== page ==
Thank you Naomi I will have great fun trying things out and I promise to do my best to use everything at least once. It will certainly help me expand my knowledge of none gluten flours and baking. I expect I will be trawling past posts of yours for ideas !

Having my mum visit recently reminded me I need to sort a basic flour mix that doesn't involve maize as while she is fine with gluten she can't have maize and in fact we both get joint problems from our respective 'poisons'. As she is newly retired and with a new grandson to come and help with I hope she will be around more so it would make sense to make my staples maize free as well as gluten free. I have been happy to use Dove Farm's gluten free plain flour till now as it does a very good job as a basic flour replacement but it has maize in it. When mum was here recently she helped my four year old make biscuits which we then realised she couldn't eat. Then I made the wonderful cauliflower and broccoli lasagna from the recent Jamie Oliver book and relaised just in time she can't have my pasta either. Luckily there was extra veg mix and un-usually we had some normal pasta in the house so I made her an adapted pasta bake.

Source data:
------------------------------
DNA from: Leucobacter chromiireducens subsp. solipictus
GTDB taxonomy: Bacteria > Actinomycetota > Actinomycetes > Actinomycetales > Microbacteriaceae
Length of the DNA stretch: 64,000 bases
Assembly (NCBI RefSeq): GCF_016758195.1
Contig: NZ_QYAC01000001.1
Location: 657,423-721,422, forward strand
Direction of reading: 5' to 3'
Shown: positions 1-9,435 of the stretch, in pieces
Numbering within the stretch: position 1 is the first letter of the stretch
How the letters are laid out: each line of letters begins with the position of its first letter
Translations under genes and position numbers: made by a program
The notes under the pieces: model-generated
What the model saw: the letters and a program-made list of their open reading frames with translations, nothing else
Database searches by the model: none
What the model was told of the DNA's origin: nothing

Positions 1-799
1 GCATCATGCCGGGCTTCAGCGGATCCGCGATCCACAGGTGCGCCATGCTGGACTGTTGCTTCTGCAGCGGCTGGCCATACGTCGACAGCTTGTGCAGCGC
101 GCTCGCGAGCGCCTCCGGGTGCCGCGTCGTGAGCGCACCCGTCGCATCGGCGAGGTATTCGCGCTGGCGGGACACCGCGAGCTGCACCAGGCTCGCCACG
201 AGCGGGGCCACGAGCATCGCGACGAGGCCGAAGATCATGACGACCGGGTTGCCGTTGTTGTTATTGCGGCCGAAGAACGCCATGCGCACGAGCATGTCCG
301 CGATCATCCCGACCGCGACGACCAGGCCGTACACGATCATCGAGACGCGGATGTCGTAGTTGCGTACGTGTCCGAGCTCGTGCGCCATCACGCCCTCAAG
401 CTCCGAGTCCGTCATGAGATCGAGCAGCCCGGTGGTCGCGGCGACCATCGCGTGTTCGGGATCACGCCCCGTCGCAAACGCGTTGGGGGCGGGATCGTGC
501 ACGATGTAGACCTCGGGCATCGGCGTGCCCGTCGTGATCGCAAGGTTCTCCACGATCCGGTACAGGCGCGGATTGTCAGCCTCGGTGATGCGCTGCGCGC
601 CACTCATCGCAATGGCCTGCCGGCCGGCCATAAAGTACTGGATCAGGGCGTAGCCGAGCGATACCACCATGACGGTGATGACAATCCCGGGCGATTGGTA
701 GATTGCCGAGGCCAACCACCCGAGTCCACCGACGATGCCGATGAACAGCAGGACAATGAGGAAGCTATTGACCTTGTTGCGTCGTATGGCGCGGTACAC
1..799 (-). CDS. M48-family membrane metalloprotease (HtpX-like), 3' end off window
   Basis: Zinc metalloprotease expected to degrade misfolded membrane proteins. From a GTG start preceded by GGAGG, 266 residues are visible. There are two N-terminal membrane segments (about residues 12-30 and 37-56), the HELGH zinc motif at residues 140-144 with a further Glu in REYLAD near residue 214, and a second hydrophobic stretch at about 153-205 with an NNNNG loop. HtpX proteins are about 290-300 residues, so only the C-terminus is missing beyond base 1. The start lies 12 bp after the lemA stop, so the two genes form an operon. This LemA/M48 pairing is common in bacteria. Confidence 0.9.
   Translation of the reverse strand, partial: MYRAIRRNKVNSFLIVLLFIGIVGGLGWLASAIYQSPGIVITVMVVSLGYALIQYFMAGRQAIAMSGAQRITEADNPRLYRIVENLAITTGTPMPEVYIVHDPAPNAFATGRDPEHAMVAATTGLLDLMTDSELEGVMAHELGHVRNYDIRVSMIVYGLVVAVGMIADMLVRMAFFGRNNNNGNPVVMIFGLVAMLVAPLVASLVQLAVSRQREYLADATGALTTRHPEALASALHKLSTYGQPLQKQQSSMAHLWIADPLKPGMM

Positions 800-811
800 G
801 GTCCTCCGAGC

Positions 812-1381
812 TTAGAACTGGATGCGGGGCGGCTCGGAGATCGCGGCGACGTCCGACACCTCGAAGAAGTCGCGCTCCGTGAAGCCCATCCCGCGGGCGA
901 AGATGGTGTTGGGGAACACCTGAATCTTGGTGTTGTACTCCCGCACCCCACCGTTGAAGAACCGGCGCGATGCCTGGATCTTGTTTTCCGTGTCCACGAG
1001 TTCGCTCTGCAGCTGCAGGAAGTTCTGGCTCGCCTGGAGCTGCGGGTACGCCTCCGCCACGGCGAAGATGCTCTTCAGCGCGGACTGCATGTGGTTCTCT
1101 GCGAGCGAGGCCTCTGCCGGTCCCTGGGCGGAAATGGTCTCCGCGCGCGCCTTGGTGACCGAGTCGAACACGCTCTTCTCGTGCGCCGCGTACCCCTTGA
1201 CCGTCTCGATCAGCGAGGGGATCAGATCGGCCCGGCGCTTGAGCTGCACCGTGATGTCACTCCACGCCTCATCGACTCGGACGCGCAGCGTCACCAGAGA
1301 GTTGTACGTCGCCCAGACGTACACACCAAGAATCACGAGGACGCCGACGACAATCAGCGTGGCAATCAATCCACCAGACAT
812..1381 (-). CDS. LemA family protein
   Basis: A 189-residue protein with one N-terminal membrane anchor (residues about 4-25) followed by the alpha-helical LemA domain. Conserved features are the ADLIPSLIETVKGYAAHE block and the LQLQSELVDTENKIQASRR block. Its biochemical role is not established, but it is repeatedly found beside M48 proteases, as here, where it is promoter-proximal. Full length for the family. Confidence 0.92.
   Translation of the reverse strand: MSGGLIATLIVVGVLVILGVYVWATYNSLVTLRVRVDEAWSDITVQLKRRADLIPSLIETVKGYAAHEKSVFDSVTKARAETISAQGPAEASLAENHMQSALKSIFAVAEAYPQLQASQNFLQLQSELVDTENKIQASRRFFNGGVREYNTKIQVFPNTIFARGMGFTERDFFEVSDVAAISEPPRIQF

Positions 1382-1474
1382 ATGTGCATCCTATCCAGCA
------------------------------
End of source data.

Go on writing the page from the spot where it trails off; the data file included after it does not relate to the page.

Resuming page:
So I'm off to check out some of my favorite blogs to see what mixes they use to give me a starting point.